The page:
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Model A1225 / Mid 2007 and Early 2008 / 2.4, 2.8, or 3.06 GHz Core 2 Duo processor

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Why will my machine not re-start?

I have a similar issue to Powers up, no chime, three LEDs, then shuts off..  but with a very slightly different LED sequence.

Early 2008 24” 2.8 GHz Intel iMac; 4GB RAM; EMC No. 2211; Model No. A1225; OS X El Capitan with latest (last) security update (15G22010).

The machine was shut down during a recent vacation and on return it would not start normally. After re-setting SMC or PRAM it would run without a problem. But it required such re-setting after every shutdown.

Yesterday the machine worked fine – it had been on continuously for several days after starting with a PRAM re-set. I reinstalled OS X El Capitan, keeping the user data. Everything looked good and I  subsequently closed down and restarted the machine normally 4 – 5 times (no re-sets).

Today the machine would not start. Resetting the SMC and PRAM does nothing. I replaced the PRAM battery. No change.

Symptoms: After pressing the power button I hear a fan operating and the chime starts; however the chime is cut short and the fan noise stops. The machine cannot be re-started until the mains plug is removed and replaced.

LED 1 lights up when it's plugged in. When I push the power button LEDs 2 and 3 and 4 light up sequentially. But as soon as LED #4 lights up it turns off, followed very rapidly by LEDs 3, 2 and 1.

Long story but a short question: Is the power supply the culprit, as in Steve Godun’s case, or, because LED #4 is coming on for a split second before all LEDs shut down, is something else in play?

Update (06/04/2019)

Bulge at end of capacitor C209 second from right:

Block Image

Maybe slight bulges at end of two black capacitors C214 & C215:

Block Image

Discoloured coil:

Block Image

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The two caps are indeed need to be replaced! Or, just replace the full PS unit.

The coils look OK, the coloring of the wire has to do with the gage of the wire and the supplier.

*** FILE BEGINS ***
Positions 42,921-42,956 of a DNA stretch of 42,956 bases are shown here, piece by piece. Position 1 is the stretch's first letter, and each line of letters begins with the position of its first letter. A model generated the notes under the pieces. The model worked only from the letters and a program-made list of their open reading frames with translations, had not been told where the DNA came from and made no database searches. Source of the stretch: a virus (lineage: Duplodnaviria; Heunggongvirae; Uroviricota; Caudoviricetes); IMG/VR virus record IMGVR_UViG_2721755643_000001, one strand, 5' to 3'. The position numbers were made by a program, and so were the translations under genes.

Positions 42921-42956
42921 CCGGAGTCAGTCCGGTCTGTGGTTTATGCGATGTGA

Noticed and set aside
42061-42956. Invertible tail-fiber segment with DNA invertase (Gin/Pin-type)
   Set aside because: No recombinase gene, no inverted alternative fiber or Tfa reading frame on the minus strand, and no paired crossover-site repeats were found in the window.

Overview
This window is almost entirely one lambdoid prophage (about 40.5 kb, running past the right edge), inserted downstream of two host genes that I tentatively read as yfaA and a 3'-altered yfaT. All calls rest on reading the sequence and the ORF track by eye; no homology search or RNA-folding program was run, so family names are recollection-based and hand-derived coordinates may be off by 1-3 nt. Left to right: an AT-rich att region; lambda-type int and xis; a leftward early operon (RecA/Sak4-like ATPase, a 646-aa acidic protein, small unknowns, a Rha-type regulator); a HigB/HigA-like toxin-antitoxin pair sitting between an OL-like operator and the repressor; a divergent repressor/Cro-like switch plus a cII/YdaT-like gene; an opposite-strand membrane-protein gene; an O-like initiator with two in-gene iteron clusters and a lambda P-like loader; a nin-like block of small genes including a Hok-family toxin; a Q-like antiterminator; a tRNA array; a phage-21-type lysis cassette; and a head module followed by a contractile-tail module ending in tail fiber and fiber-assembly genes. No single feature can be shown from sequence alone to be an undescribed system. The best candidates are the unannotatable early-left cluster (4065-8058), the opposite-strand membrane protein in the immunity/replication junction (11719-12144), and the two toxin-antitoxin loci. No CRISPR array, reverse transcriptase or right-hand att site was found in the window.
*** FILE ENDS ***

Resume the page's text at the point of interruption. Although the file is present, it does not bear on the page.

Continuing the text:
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1 Answer

Chosen Solution

Yes, you’ll need to start with replacing the power supply. Sadly, sometimes surges or lighting strikes damage more than just the power supply. Your system is old enough to have been effected by Capacitor Plague. Let’s hope its only the PS!

  • Power Supply 240 Watt - Apple P/N 661-4422
  • Power Supply 250 Watt - Apple P/N 661-4478

Here’s the iFixit guide to get into the system iMac Intel 24" EMC 2134 and 2211 Hard Drive Replacement Once the display is pulled off you can access the power supply. Inspect the caps to see if the issue is leaking if it is that’s a clear sign power supply might be fixable replacing the caps.

I would also make the effort to get a good surge suppressor or better yet a good UPS so the system as well as all of its peripherals are all serviced by it. I would also check the wall power outlet making sure its properly wired and the ground leg is present and working. You should also check your breaker panels wiring to ground making sure the connection is solid and not corroded. Make sure the connection is to a metal pipe leaving your home or goes to a one or more grounding rods.

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Many thanks, Dan, for your prompt and comprehensive reply.

It occurs to me that although the text was ok my question is not accurately phrased: when it was operating the machine restarted correctly every time via the 'Re-start' procedure. The problem was limited to re-starting when the machine was switched off entirely.

Does that change your advice in any way?

I think the mains power supply integrity is ok, I have a UPS in place and run my other machine from the same power source. I'm tending towards the capacitors, thanks for the Wikipedia link. I'll let you know what I find when the additional tools arrive to access the power supply.

By the way, as best I can see the Apple Part Number for the 250 Watt power supply for this machine (EMC 2211) is 661-4665 (661-4478 seems to be for the EMC 2134 variant). Probably hard to source these days.


If you are un-plugging the power cord or have a Surge suppressor which cuts the power fully or kills vampire power then you could have a bad PRAM battery. iMac's use a vampire load on the power line to supply the clock & PRAM battery. To test go into the Preferences Date and Time and uncheck 'Set date & time automatically' make sure the date & time are correct and then shutdown your Mac and pull the power cord for the night. Then in the morning plug it back in and check the date & time is it correct? If not change the battery. Its located on the main logic board CR button battery.


Thanks Dan. It was precisely this test that I wanted to run but I could not start the machine from cold to complete the test. I replaced the PRAM battery but the machine still would not start.

I have now removed the power supply and found that, although not leaking, one of the five larger capacitors (C209), second from right) has a slight bulge in each of the three segments at the bottom.

I also noticed that two black capacitors (C214 & C215) near the 12-pin screen plug might have slight bulges at their ends.

Finally, I also noticed that the largest coil at the other end of the board is discoloured.

I'll try and upload three photos, at the moment I don't see how to do that .......


Time for a new PS or if you can replace the bad caps!


Thanks again, Dan. I'm having difficulty sourcing reliably Apple P/N 661-4665 (EMC 2211 machine). In your original reply you recommended Apple P/N 661-4478, which is easier to source. Is that part interchangeable with P/N 661-4665?


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